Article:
Monday, December 10, 2012

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10 things kids can learn from doing chores


When little hands struggle to complete their chores with the degree of skill that an adult possesses, it can be tempting for parents and caregivers to simply do the work themselves in the interest of saving time. There is, however, a wide array of benefits that children can reap from completing household chores. Here are 10 of the reasons it’s wise to institute a chore policy the moment a child is old enough to express interest in helping.
  1. Self-Sufficiency and Independence – When kids learn to complete their chores on their own, without having to be cajoled into doing so by a parent or caregiver or directed in the proper way to do so, they’re also learning their first lessons in self-sufficiency and independence.
  2. A Sense of Responsibility – Children who know that there are certain tasks that must be completed, and that it falls to them to ensure that they’re done well, are learning about personal responsibility. Gaining this understanding during childhood years helps kids grow into more well-rounded, capable and successful adults.
  3. The Knowledge That a Feeling of Accomplishment Accompanies a Job Well-Done – One of the greatest rewards of a job well done is the sense of accomplishment and pride that comes with it. Mastering a task boosts a child’s self-esteem and confidence level, helping her to excel in other areas.
  4. Time Management – Juggling homework, chores and extracurricular activities may seem like too much pressure, but it’s important for parents to remember that their children are gaining precious time management experience that is essential in adulthood.
  5. Basic Life Skills – A child who knows how to make his own bed will become an adult who is capable of handling basic tasks. When children are required to do chores such as helping with laundry or loading a dishwasher, they’re not just performing menial tasks for their parents or caregivers; they’re also learning to do these things for themselves when they move out into the world as adults.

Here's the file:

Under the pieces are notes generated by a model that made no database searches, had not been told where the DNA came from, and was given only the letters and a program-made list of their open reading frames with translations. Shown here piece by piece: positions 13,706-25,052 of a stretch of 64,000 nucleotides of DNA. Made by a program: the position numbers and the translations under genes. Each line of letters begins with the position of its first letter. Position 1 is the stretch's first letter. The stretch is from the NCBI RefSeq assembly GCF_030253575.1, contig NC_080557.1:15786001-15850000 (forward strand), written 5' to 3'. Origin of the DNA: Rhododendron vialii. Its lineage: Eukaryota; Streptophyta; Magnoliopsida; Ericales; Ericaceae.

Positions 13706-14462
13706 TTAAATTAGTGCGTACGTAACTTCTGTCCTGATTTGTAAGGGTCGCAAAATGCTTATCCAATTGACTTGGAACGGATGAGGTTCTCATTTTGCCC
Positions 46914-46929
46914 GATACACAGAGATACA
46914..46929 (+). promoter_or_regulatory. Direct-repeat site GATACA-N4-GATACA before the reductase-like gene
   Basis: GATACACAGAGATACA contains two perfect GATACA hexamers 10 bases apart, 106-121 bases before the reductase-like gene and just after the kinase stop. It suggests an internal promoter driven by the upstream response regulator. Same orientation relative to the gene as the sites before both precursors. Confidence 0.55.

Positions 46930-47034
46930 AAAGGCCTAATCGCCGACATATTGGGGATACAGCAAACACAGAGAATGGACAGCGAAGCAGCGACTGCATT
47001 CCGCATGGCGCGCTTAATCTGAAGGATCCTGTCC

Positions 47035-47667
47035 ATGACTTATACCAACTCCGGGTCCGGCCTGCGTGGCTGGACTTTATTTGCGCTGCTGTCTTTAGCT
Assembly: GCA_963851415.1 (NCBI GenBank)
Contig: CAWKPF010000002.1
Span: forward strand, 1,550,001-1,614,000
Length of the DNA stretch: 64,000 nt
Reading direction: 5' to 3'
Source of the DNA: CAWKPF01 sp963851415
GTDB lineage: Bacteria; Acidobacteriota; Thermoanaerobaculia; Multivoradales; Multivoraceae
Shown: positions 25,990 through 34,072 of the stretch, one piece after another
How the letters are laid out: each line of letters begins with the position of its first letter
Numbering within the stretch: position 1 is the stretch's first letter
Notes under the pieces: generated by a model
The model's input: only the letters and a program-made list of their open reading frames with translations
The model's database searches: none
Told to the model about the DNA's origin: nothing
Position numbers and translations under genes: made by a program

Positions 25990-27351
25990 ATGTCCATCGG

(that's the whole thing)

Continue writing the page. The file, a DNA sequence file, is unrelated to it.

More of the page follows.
6. Household Management Skills – Learning to manage smaller aspects of household management in childhood, with gradually increasing responsibility into adolescence and the teenage years, instills the ability to successfully manage a household later in life.
  7. An Appreciation for Order and Cleanliness – Children who are taught to keep things around them neat and tidy from a very early age may have less trouble maintaining order in their lives during the college and young adult years.
  8. Teamwork Skills – Working alongside parents, caregivers and siblings to complete essential tasks teaches children a very powerful lesson in working as part of a team and helping others in order to achieve a common goal. These skills will pay off in spades in a professional setting as an adult.
  9. Strong Work Ethic – Understanding the value and necessity of hard work during childhood and teen years is an essential part of becoming an industrious, successful adult. By requiring children to complete regular tasks and holding them accountable, parents and caregivers are helping their children build a strong work ethic.
  10. The Importance of Routine and Consistency – Caring for a pet, or even a houseplant, helps children understand the importance of establishing and adhering to a routine. Forgetting to feed the guinea pig leaves it hungry and miserable. Forgetting to water a plant causes it to die. These lessons can help kids absorb the necessity of creating a routine that they keep faithfully.
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